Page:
It’s really not a secret that the Wall Street Journal has been taking taxpayer dollars to produce a television show. If you read the paper’s op-ed page, you will occasionally see notices about “The Journal Editorial Report,” featuring the members of the Journal’s editorial board, who appear on a weekly public TV program. But when we drew attention to this fact–and questioned why the Journal should benefit from almost $5 million from a federal-funded entity–we received some curious responses.
One person was confused about the Journal’s show, mistakenly thinking that it was on National Public Radio, NPR, when it airs over public television stations. “As a conservative taxpayer,” he said, “I would agree with you that it would be good to abandon the use of public funds to support NPR but that is not likely to happen. An alternative is to force NPR to balance their political programming to remain funded. Bottom-line for me is I am glad the [Wall Street Journal] is airing on NPR and I will give them a chance to prove that it will not keep them from being critical of NPR when it merits being criticized. As a conservative I want the WSJ editorial content to obtain the widest distribution possible outside of the paper itself.”
His confusion about where the show appears is an indication that he probably has not watched it. Few people do. And yet $5 million is being spent on it. Admittedly, this is a drop in the bucket of the public broadcasting budget. Taxpayers spend $400 million a year on the Corporation for Public Broadcasting, which underwrites public TV and radio. But the issue is not only why the Journal, which is part of a rich parent company, Dow Jones, took the money, but why it was offered in the first place. One Journal writer said directly that it was a “bribe” to stifle conservative criticism of the public broadcasting establishment.
If it was really determined to get on public television, Dow Jones could have sponsored the show directly, paying the $5 million required to get it on the air. That would have been the more conservative and decent thing to do. This is a company that recently paid over half-a-billion dollars for the company that owns the internet site CBS.MarketWatch.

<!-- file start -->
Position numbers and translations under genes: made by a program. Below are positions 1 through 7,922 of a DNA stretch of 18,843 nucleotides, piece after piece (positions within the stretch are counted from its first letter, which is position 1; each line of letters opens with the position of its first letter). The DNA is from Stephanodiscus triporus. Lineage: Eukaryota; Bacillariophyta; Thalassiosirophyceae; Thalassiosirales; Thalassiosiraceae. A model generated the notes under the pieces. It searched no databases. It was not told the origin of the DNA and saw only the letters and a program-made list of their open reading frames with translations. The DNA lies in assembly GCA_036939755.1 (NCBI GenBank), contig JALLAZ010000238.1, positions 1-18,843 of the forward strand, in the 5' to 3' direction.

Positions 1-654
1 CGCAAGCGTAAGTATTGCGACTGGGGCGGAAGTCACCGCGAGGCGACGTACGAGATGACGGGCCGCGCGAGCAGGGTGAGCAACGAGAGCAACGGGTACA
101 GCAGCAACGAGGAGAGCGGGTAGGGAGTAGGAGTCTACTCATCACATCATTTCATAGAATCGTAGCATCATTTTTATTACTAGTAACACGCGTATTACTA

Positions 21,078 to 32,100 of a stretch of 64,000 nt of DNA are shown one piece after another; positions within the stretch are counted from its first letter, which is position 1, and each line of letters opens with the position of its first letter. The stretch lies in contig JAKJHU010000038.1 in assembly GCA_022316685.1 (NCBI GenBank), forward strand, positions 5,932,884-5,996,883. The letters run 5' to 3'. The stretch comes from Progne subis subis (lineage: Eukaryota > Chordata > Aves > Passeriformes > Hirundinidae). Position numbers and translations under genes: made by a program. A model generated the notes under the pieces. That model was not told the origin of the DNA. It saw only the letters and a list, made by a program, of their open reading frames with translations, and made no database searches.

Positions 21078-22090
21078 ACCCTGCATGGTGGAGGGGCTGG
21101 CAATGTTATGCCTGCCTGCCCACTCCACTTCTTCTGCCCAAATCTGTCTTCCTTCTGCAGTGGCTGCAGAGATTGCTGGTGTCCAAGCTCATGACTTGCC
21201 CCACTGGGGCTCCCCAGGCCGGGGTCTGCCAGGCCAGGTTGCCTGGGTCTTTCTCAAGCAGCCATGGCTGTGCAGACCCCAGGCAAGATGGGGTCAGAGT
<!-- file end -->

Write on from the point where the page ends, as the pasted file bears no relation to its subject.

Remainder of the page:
Another person wrote to us saying that he has enough confidence in the integrity of the Journal that their editorial writers would criticize PBS if circumstances warranted it. That may true to some extent. But the criticism would have to end at demands for public broadcasting to give up its taxpayer subsidies. Otherwise, the Journal Editorial Report would no longer be on the air.
This person went on to say that a long-standing criticism of PBS is that it is slanted left and gives short shrift to conservatives. He added, “Here we have PBS giving a forum to the conservative members of the Wall Street Journal editorial board. I’m not about to applaud PBS because they are still incredibly biased to the left, but, at least, they’ve made a step in the right direction here. Instead of criticizing the Wall Street Journal for tapping into the federal trough, you should be congratulating them for diverting money that otherwise would have been going to some left wing outfit.”
It’s hardly conservative to argue that we should divert federal money from the left to the right. That’s why it’s said that “power corrupts.” Besides, there’s always plenty of money left over for all kinds of liberal programs on PBS and NPR. The principled conservative position is to cut off the federal money to the Journal and all the others. Let them survive in the marketplace. That’s a message the Journal preaches and should practice.